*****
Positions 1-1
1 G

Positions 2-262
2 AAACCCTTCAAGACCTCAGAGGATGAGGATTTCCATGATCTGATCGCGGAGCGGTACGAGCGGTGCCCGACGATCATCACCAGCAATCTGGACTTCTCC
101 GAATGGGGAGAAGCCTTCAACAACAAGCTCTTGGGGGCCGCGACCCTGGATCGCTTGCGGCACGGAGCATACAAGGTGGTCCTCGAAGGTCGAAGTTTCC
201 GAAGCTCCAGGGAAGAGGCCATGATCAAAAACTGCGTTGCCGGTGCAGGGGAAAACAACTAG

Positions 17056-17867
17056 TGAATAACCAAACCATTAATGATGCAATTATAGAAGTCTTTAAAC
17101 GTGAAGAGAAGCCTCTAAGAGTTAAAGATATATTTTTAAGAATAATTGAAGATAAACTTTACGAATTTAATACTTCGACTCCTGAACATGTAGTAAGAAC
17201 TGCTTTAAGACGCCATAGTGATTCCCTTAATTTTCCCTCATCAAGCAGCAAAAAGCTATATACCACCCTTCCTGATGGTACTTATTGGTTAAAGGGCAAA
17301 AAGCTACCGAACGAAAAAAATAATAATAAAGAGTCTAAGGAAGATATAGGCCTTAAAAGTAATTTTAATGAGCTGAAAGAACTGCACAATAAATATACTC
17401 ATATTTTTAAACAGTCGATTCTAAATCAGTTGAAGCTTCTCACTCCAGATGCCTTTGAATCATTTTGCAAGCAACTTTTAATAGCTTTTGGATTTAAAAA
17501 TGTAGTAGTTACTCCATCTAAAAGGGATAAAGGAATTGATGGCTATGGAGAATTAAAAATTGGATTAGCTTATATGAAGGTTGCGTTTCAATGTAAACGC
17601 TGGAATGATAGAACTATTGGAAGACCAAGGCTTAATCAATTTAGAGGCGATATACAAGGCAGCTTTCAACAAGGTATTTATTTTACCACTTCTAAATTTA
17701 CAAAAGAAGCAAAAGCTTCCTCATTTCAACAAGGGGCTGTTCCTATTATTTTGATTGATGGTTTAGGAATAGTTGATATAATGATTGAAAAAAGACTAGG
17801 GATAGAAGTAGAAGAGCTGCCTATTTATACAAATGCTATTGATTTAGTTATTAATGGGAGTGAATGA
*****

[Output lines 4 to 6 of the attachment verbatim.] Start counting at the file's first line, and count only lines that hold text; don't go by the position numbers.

2 AAACCCTTCAAGACCTCAGAGGATGAGGATTTCCATGATCTGATCGCGGAGCGGTACGAGCGGTGCCCGACGATCATCACCAGCAATCTGGACTTCTCC
101 GAATGGGGAGAAGCCTTCAACAACAAGCTCTTGGGGGCCGCGACCCTGGATCGCTTGCGGCACGGAGCATACAAGGTGGTCCTCGAAGGTCGAAGTTTCC
201 GAAGCTCCAGGGAAGAGGCCATGATCAAAAACTGCGTTGCCGGTGCAGGGGAAAACAACTAG